Saturday, December 29, 2007

Is it possible to be too smart?

Blogging on Peer-Reviewed ResearchIs it possible that too much (high) fluid intelligence (Gf) can be detrimental to some forms of cognitive performance? Possibly, according to Shamosh and Gray's (2007) article "The relation between fluid intelligence and resource depletion" published in Cognition and Emotion. Although a small and select sample (the ubiquitous sample of undergraduate students), this study suggested the possibility that individuals with higher Gf may "deplete" their self-regulation resources more than individuals with lower Gf. Maybe this is why people who engage in strenuous cognitive performance over time often end up feeling drained...and in need of a break. At least this is going to give me a valid excuse when I feel I simply can't copy anymore after "thinking too hard."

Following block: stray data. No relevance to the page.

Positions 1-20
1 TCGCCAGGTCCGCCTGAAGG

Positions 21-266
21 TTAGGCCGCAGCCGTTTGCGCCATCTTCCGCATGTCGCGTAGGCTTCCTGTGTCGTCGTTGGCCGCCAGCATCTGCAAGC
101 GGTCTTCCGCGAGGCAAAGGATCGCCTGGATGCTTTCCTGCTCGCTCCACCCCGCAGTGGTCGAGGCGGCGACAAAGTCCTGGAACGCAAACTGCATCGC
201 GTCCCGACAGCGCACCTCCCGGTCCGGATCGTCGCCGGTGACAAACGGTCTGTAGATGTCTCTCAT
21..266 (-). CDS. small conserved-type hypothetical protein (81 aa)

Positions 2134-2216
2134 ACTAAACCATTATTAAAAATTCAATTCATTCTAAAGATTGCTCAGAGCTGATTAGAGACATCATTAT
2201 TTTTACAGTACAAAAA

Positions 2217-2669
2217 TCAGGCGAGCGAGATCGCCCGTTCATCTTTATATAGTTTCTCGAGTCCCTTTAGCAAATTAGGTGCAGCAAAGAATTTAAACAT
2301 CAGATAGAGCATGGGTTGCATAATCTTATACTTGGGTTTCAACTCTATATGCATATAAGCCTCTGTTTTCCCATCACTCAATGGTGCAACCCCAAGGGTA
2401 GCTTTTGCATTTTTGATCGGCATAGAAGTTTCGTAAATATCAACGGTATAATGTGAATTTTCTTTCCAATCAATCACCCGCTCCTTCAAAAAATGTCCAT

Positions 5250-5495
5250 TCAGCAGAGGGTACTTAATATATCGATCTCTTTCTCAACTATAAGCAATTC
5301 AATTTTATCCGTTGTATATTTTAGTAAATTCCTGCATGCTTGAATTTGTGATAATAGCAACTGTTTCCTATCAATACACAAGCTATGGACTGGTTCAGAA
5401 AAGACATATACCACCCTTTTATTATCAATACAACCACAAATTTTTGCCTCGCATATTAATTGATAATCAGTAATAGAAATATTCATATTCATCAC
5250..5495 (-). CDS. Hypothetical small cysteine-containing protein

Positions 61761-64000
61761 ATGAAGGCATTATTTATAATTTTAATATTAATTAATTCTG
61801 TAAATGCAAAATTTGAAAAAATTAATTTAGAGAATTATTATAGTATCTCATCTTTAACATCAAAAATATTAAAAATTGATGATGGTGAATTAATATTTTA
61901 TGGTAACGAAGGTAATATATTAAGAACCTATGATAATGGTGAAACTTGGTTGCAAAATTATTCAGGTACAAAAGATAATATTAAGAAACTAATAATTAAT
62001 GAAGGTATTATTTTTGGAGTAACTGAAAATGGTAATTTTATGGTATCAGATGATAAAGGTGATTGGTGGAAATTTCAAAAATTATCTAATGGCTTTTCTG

• Abstract: Self-regulation depends on a limited resource that can be depleted temporarily, but little is known about how this resource relates to individual differences in cognitive ability. We investigated whether self-regulatory depletion would vary with individual differences in fluid intelligence (gF), a stable index of cognitive ability with ties to executive function. Participants performed an emotion regulation task varying in self-regulatory demand, followed by the Multi-Source Interference Task to assess depletion. On a separate day, participants completed Raven’s Advanced Progressive Matrices to assess gF. Emotion suppression led to impairment on the interference task, indicating self-regulatory depletion. Critically, higher gF was associated with greater depletion. Controlling for variables reflecting susceptibility to task demands and trait motivation did not influence this effect. The results have implications for theories of the relation between self-regulatory and cognitive abilities, and the mechanisms supporting the control of behaviour.

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